4. ^ Bold half-life – nearly stable, half-life longer than age of universe.
  5. ^ a b # – Values marked # are not purely derived from experimental data, but at least partly from trends of neighboring nuclides (TNN).
  6. ^ Modes of decay:
    EC: Electron capture
    IT: Isomeric transition
    n: Neutron emission
    p: Proton emission
  7. ^ Bold symbol as daughter – Daughter product is stable.
  8. ^ ( ) spin value – Indicates spin with weak assignment arguments.
  9. ^ Believed to undergo β+β+ decay to 120Sn with a half-life over 2.2×1016 years
  10. ^ Believed to undergo β+ decay to 123Sb with a half-life over 9.2×1016 years
  11. ^ a b c d e f g Fission product
  12. ^ a b Primordial radionuclide
  13. ^ Longest measured half-life of any nuclide
  14. ^ Very short-lived fission product, responsible for the iodine pit as precursor of 135Xe via 135I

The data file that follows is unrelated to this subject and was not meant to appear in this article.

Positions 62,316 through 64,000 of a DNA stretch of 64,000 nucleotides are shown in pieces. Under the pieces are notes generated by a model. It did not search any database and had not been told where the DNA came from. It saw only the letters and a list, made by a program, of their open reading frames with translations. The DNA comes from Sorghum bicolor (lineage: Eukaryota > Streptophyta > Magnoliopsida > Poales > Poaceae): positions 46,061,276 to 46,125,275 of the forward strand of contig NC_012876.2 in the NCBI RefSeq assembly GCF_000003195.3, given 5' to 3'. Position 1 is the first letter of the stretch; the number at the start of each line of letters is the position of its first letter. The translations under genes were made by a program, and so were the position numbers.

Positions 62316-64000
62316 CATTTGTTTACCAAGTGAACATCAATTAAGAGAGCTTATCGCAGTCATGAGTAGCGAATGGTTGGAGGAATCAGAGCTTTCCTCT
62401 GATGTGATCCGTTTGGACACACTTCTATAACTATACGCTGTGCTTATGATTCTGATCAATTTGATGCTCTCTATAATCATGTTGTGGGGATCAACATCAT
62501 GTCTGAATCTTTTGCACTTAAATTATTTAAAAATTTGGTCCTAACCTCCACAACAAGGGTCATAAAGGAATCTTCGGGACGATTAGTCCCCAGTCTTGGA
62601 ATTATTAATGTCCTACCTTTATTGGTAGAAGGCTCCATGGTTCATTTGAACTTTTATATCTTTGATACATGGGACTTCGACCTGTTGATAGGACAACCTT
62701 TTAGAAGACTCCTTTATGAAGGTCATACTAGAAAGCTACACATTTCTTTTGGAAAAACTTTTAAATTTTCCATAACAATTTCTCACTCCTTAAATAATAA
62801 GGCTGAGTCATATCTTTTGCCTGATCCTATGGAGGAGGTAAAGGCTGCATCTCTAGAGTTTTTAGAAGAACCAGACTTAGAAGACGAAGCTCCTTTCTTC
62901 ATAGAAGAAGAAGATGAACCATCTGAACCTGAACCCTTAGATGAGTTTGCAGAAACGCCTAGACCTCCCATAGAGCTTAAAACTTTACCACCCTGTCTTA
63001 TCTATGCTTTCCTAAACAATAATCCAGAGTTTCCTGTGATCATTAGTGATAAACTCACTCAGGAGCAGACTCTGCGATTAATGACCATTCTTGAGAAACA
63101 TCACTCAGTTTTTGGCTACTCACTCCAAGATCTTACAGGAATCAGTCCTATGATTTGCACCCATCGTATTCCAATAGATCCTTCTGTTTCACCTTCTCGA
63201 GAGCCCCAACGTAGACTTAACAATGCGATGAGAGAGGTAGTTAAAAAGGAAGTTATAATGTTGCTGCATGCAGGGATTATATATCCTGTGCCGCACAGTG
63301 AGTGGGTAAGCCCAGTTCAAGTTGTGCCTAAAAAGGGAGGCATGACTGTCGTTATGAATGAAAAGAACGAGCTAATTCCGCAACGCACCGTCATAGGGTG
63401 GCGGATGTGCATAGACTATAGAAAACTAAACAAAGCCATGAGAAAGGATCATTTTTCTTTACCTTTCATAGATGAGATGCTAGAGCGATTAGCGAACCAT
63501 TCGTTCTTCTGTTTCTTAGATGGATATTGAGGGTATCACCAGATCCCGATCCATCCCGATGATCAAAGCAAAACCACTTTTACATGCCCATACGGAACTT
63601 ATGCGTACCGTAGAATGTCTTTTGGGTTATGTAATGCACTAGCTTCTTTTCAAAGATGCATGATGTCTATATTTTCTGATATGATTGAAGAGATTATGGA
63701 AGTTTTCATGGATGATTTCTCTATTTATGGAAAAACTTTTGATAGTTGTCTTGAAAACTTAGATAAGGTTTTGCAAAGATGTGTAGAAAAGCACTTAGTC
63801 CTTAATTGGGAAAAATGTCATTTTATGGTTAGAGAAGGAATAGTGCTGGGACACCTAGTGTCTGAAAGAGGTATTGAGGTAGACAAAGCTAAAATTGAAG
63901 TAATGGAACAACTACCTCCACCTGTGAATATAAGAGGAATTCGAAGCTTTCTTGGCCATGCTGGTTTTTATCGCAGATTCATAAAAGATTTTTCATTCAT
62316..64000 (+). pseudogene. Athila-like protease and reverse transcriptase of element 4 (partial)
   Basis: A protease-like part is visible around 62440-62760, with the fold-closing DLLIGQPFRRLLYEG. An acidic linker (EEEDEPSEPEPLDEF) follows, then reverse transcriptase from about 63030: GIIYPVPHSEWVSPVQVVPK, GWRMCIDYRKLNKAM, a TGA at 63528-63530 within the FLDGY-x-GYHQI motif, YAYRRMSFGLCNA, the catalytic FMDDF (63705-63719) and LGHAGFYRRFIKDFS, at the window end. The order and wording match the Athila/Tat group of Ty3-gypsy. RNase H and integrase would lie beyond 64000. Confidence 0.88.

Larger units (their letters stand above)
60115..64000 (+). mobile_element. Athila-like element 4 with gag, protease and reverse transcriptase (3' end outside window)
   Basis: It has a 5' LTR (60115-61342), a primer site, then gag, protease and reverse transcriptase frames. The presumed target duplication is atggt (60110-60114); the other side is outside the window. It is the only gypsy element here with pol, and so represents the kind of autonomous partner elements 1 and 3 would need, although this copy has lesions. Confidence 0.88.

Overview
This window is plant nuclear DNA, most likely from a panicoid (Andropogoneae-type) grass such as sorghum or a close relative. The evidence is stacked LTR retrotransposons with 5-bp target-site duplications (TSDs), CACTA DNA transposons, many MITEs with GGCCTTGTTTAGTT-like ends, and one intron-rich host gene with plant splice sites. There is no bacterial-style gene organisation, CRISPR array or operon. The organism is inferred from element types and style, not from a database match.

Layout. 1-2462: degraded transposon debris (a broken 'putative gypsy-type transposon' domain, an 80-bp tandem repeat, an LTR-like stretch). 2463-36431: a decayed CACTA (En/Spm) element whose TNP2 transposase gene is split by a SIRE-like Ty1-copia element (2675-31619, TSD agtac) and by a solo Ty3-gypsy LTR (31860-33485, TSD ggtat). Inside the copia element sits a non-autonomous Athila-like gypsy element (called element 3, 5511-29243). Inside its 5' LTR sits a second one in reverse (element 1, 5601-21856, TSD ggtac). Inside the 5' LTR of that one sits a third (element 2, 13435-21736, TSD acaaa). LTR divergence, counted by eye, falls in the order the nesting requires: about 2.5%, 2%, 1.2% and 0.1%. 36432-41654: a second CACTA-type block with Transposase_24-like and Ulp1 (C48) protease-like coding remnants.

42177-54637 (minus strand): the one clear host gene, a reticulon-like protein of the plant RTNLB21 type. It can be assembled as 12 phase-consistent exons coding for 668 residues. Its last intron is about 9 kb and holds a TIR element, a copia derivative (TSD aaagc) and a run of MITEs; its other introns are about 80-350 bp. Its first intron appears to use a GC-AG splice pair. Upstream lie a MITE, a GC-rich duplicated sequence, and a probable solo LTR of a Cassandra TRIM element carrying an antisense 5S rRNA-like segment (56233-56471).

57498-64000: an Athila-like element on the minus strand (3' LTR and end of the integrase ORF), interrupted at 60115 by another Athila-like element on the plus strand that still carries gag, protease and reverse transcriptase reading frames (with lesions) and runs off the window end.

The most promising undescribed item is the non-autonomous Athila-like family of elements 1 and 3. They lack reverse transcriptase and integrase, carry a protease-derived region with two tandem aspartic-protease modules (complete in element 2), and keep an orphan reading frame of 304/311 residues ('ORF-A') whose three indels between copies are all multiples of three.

ReferencesEdit

  1. ^ Alessandrello, A.; Arnaboldi, C.; Brofferio, C.; Capelli, S.; Cremonesi, O.; Fiorini, E.; Nucciotti, A.; Pavan, M.; Pessina, G.; Pirro, S.; Previtali, E.; Sisti, M.; Vanzini, M.; Zanotti, L.; Giuliani, A.; Pedretti, M.; Bucci, C.; Pobes, C. (2003). "New limits on naturally occurring electron capture of 123Te". Physical Review C. 67: 014323. arXiv:hep-ex/0211015. Bibcode:2003PhRvC..67a4323A. doi:10.1103/PhysRevC.67.014323.
  2. ^ Meija, Juris; et al. (2016). "Atomic weights of the elements 2013 (IUPAC Technical Report)". Pure and Applied Chemistry. 88 (3): 265–91. doi:10.1515/pac-2015-0305.
  3. ^ Many isotopes are expected to have longer half-lives, but decay has not yet been observed in these, allowing only a lower limit to be placed on their half-lives
  4. ^ a b A. Alessandrello; et al. (January 2003). "New Limits on Naturally Occurring Electron Capture of 123Te". Physical Review C. 67 (1): 014323. arXiv:hep-ex/0211015. Bibcode:2003PhRvC..67a4323A. doi:10.1103/PhysRevC.67.014323.
  5. ^ Auranen, K.; et al. (2018). "Superallowed α decay to doubly magic 100Sn" (PDF). Physical Review Letters. 121 (18): 182501. doi:10.1103/PhysRevLett.121.182501. PMID 30444390.